A Lot or a Little?
What you will—and won't—find in this app.
Ease of Play
Kids have to rely on characters to provide information, which can make things confusing at times.
Violence & Scariness
Characters are killed, but that's not a constant or graphic part of the game.
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Characters sometimes can use insulting terms like "dumb."
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Products & Purchases
Kids can download a free demo, but the full version costs cash.
Parents Need to Know
Parents need to know that Turnip Boy Commits Tax Evasion is an adventure game for iOS and Android devices. Kids can play a free sample version of the game, but the full version requires them to make a purchase. Some characters share slightly snippy comments, and Turnip Boy doesn't show a ton of remorse, but he makes an effort to do what the mayor tells him will help correct the situation, and he's consistently cheerful about it. The violence in the game isn't particularly frequent or intense: Kids stab some creatures, such as snails, with a sword, and they die, but instead of blood, kids just see a skull image to indicate the outcome. They don't see many instructions when they start to play, or after, which can cause some confusion. Character conversations provide much of the guidance, but they don't always make kids' next intended move clear. Kids will most likely need to explore and try to figure out some steps on their own.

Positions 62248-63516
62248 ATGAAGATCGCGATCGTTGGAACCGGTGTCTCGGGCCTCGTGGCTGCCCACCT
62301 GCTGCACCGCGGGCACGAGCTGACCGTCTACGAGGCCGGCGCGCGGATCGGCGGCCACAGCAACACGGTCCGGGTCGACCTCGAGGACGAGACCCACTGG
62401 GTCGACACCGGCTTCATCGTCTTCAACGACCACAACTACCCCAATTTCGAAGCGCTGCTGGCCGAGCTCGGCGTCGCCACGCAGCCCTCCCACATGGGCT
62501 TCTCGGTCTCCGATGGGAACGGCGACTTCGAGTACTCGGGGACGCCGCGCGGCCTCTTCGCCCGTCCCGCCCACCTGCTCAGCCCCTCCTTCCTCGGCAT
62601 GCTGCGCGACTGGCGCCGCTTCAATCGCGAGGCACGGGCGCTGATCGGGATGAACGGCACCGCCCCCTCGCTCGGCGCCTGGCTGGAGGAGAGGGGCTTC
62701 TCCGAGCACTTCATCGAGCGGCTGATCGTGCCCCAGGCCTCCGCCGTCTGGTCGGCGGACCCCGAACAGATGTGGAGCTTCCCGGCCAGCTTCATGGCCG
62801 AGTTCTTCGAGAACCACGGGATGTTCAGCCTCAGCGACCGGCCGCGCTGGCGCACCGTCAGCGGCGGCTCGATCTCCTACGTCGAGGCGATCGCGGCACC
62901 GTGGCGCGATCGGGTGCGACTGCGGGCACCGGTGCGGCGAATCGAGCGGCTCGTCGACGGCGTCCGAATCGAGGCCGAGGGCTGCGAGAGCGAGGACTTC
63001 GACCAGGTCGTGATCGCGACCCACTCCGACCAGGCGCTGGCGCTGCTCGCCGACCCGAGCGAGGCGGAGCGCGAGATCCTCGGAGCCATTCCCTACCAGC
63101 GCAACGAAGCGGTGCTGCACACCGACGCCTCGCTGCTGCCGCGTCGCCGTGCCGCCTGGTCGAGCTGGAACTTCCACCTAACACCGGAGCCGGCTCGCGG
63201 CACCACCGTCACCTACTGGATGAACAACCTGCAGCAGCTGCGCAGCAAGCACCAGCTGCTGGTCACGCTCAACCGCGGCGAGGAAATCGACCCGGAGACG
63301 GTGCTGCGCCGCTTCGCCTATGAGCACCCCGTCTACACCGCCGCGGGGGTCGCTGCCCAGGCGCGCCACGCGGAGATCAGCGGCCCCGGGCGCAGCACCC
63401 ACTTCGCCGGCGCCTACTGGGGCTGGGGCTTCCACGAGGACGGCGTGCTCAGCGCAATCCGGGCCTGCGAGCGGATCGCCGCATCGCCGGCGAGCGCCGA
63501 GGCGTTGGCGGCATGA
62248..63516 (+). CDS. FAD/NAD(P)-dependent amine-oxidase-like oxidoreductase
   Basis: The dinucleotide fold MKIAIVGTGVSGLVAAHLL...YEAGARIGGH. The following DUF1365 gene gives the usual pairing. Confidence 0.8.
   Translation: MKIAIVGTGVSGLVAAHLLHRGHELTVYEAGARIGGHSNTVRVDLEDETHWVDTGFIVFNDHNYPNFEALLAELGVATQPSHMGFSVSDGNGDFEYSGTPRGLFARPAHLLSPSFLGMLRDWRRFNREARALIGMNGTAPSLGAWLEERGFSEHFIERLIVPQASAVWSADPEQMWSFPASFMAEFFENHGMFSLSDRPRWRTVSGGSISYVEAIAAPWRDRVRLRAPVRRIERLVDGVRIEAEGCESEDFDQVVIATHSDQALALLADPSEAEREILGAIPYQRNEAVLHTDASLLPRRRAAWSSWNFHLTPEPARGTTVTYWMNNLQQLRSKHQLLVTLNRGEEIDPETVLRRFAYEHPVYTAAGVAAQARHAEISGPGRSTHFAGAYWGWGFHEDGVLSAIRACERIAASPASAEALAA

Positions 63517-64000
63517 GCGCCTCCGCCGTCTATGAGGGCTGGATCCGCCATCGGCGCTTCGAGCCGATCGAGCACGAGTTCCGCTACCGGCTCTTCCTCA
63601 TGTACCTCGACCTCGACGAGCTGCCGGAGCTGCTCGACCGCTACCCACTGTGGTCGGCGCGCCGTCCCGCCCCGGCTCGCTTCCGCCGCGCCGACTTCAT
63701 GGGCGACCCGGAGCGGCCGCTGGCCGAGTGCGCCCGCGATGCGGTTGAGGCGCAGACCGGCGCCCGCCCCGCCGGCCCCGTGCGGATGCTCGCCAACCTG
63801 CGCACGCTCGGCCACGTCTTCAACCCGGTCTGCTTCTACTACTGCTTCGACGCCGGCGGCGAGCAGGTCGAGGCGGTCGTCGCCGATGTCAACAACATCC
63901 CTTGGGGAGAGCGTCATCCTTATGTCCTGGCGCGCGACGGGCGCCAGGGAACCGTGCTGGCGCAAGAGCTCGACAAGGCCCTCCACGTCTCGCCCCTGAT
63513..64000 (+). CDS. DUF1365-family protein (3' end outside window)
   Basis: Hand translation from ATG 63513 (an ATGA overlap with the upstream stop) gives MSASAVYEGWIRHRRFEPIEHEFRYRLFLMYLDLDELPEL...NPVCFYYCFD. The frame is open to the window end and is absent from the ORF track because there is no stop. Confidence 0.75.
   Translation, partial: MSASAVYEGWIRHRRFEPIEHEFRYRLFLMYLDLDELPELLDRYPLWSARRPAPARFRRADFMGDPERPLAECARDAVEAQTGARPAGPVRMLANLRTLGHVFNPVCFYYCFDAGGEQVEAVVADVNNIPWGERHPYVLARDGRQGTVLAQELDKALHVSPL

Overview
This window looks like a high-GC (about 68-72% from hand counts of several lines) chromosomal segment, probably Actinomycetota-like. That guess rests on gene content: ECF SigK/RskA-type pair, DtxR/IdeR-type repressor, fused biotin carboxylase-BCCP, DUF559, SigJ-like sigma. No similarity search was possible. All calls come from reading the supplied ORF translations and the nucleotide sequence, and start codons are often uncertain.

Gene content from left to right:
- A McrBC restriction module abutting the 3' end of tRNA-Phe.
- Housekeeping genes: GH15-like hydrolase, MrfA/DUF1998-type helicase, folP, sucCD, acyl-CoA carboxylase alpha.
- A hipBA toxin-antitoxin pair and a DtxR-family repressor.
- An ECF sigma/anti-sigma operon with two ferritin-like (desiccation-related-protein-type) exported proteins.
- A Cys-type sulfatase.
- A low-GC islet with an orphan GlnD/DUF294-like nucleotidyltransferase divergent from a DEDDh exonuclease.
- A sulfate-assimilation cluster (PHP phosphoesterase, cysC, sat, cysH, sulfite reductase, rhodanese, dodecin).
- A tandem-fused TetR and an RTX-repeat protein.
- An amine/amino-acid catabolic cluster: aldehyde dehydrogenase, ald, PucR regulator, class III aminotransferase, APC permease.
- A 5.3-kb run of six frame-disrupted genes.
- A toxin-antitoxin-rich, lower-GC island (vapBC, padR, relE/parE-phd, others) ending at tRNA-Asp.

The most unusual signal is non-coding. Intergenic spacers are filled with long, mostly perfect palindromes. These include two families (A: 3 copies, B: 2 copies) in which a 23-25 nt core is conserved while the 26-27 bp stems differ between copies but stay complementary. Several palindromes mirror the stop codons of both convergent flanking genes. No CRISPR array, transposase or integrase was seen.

Is It Any Good?
Players are on their own to figure out where to go and what to do in this zany adventure game -- which can lead to some interesting and frustrating outcomes. An initial conversation with the town's mayor reveals that the main character in Turnip Boy Commits Tax Evasion actually already has committed it -- and he owes a significant amount of property tax for his greenhouse. The mayor dispatches the cheery root vegetable to go to the Bustling Barn and bring back a bag of fertilizer as proof that he's been there. But before Turnip Boy can access the route that leads to the barn, he finds out he needs to obtain a sword, which leads to further quests. Some plot revelations are fairly straightforward. Others, though, can be more convoluted and at times confusing. If kids reach a point where they get stuck, they may end up wandering around aimlessly, unsure what to do next, which can zap a little fun out of this otherwise entertaining game.
Some characters are cranky or mildly insulting. A hairdresser, for example, tells Turnip Boy another client is more important than his "dumb hair." Turnip Boy's reaction to his tax issue ranges from denial to insolence -- including ripping up related documents and a book on positive tax practices -- which isn't an ideal mindset to reinforce. There's also a cost involved to access the full game. Kids can only play the demo for free. The gratis version can provide a fair amount of playing time, though -- definitely enough to figure out whether or not they want to pay to continue -- and the retro pixel look pairs well with the game's humorous, offbeat tone. Providing additional clues or guidance to help kids out if they get stuck would go a long way toward ensuring that they have a good time while playing. As long as they're patient enough to poke around a bit, though, there's still fun to be had after Turnip Boy Commits Tax Evasion, as he tries to figure out how to make things right.
Did we miss something on diversity?
Research shows a connection between kids' healthy self-esteem and positive portrayals in media. That's why we've added a new "Diverse Representations" section to our reviews that will be rolling out on an ongoing basis. You can help us help kids by suggesting a diversity update.